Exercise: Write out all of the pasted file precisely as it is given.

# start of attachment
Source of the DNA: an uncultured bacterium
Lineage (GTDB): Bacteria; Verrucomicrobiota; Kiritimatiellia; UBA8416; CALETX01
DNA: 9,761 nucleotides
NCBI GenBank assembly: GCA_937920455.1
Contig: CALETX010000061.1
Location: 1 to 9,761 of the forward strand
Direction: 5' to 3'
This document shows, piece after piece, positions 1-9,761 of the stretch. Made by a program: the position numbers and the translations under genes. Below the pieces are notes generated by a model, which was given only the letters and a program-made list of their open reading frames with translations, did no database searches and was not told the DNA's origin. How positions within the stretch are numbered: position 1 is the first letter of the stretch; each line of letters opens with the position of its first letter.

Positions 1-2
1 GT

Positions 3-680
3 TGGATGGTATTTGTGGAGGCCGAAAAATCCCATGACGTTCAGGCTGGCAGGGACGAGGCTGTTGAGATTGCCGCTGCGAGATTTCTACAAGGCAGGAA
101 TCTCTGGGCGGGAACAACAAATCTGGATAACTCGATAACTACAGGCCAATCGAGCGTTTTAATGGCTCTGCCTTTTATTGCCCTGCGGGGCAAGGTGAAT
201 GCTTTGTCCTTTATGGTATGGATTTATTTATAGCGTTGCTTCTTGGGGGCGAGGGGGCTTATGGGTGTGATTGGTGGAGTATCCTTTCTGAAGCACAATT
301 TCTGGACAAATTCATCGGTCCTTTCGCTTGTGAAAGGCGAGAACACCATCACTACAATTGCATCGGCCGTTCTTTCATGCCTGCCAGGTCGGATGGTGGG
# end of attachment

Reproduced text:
Source of the DNA: an uncultured bacterium
Lineage (GTDB): Bacteria; Verrucomicrobiota; Kiritimatiellia; UBA8416; CALETX01
DNA: 9,761 nucleotides
NCBI GenBank assembly: GCA_937920455.1
Contig: CALETX010000061.1
Location: 1 to 9,761 of the forward strand
Direction: 5' to 3'
This document shows, piece after piece, positions 1-9,761 of the stretch. Made by a program: the position numbers and the translations under genes. Below the pieces are notes generated by a model, which was given only the letters and a program-made list of their open reading frames with translations, did no database searches and was not told the DNA's origin. How positions within the stretch are numbered: position 1 is the first letter of the stretch; each line of letters opens with the position of its first letter.

Positions 1-2
1 GT

Positions 3-680
3 TGGATGGTATTTGTGGAGGCCGAAAAATCCCATGACGTTCAGGCTGGCAGGGACGAGGCTGTTGAGATTGCCGCTGCGAGATTTCTACAAGGCAGGAA
101 TCTCTGGGCGGGAACAACAAATCTGGATAACTCGATAACTACAGGCCAATCGAGCGTTTTAATGGCTCTGCCTTTTATTGCCCTGCGGGGCAAGGTGAAT
201 GCTTTGTCCTTTATGGTATGGATTTATTTATAGCGTTGCTTCTTGGGGGCGAGGGGGCTTATGGGTGTGATTGGTGGAGTATCCTTTCTGAAGCACAATT
301 TCTGGACAAATTCATCGGTCCTTTCGCTTGTGAAAGGCGAGAACACCATCACTACAATTGCATCGGCCGTTCTTTCATGCCTGCCAGGTCGGATGGTGGG